Row erupts over Katrina clean-up contracts awarded without bidding

MAJOR contracts for the Hurricane Katrina clean-up have been awarded without bidding or with limited competition, prompting controversy in the United States.

The storm created contracts worth over $1.5 billion (1.24bn) awarded by the Federal Emergency Management Agency (FEMA) alone. Most are for the clearing of debris, trees and shattered homes across the ravaged Gulf coast. But over 80% of those awarded by FEMA were reportedly handed out with limited competition.

Two companies in particular have raised questions the Shaw Group and Kellogg, Brown & Root, a subsidiary of Halliburton, formerly headed by Vice-President Dick Cheney.

Inspector general of the Department of Homeland Security, Richard Skinner, said: "When you do something like this, you do increase the vulnerability for fraud, plain waste, abuse and mismanagement. We are very apprehensive about what we are seeing."

He said many deals seem to have been clinched with little more than a handshake and that shortcuts may have resulted in a lot of waste.

Industry and government officials have questioned the costs of debris-removal contracts, claiming that the Army Corps of Engineers allowed too high a rate, the New York Times reported.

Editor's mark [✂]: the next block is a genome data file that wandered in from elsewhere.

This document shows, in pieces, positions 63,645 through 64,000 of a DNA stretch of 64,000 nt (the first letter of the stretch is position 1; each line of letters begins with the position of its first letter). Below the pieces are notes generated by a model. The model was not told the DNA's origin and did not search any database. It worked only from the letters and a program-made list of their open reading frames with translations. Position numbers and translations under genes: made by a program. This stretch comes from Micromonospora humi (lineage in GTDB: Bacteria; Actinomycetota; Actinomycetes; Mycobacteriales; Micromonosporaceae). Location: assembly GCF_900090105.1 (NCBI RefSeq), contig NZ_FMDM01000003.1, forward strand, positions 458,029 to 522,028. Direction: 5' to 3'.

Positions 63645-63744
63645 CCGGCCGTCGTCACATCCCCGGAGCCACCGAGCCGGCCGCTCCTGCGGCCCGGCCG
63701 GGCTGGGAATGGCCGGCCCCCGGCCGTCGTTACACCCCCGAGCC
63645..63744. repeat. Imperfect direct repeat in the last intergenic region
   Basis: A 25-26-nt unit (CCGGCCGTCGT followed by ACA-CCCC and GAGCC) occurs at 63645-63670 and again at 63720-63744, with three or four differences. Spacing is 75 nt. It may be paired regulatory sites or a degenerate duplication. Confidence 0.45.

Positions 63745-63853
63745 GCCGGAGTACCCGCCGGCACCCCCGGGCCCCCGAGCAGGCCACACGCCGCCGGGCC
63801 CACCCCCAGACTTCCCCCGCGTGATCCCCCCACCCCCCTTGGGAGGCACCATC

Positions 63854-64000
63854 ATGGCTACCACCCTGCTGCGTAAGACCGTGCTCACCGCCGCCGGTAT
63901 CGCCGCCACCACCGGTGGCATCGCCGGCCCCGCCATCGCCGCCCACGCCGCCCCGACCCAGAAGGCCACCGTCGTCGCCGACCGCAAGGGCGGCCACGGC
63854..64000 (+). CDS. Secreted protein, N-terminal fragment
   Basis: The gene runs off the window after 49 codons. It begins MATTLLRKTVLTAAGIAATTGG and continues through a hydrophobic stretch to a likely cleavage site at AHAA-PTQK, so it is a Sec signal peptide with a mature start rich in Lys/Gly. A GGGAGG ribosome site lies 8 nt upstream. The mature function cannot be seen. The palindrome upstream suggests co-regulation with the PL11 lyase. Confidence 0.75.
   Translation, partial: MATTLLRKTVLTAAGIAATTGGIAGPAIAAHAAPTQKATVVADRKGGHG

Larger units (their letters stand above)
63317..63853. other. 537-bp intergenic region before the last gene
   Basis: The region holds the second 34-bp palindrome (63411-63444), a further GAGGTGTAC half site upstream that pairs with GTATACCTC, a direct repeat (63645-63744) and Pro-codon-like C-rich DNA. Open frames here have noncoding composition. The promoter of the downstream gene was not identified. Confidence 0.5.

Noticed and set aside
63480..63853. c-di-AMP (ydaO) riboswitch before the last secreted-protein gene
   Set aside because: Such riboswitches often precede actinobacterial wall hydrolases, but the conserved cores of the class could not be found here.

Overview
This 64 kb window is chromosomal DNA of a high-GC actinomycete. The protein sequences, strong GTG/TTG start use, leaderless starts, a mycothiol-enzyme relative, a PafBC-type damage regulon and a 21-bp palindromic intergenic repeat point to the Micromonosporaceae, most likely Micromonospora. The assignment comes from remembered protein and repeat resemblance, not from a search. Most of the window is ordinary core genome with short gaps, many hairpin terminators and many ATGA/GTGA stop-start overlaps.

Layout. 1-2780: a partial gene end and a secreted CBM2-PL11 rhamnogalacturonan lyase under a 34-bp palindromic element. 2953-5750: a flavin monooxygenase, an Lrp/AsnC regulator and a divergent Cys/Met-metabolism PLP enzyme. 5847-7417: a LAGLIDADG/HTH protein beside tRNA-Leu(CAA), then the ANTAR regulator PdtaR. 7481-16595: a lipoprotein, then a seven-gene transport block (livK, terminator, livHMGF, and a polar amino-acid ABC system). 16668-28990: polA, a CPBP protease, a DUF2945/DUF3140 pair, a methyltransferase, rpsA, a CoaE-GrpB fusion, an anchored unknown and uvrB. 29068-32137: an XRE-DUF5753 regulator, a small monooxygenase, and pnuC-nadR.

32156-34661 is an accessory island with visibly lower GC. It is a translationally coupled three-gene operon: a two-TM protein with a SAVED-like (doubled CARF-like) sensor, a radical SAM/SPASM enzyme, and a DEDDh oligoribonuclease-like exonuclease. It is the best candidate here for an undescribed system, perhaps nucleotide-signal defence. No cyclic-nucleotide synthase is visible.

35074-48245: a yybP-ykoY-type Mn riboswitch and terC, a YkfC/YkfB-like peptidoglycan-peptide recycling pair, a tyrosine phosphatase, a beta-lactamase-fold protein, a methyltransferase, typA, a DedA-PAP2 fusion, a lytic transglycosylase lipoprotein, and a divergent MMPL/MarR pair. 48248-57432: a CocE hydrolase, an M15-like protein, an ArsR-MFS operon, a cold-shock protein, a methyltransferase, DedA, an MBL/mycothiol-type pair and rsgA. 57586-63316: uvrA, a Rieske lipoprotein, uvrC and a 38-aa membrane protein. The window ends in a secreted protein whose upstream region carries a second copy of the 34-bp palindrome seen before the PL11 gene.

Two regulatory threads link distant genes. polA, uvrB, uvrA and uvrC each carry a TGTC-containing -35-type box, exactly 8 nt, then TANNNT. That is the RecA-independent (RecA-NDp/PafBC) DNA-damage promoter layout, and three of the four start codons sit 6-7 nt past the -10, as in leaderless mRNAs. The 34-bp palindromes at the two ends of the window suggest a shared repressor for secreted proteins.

It cites government records which show more than 15 contracts exceed $100 million (€83m), including five of $500m (€415m) or more.

It also notes considerable price disparities, for example trailers costing anything between $15,000 (€12,445) and $23,000 (€19,000) and house inspection services that could cost $15-$81 (€12.45-€67.20) a home.

Several companies awarded valuable contracts have attracted controversy for similar work elsewhere.

Kellogg, Brown & Root which has been given contracts worth $60m (€50m) was rebuked by auditors for unsubstantiated billing for reconstruction work in Iraq.

The company will perform more than $45m (€37m) in repairs to levees in New Orleans and military facilities in the region. A spokesperson was unavailable for comment.

Some politicians said more of the bigger contracts should have been awarded to smaller, local companies.

Greg Rothwell, chief procurement officer at the Department of Homeland Security, said contracts were handed out quickly because of the crisis situation.

"We will be looking at every invoice we get to make sure we were not paying extraordinary prices," he said.

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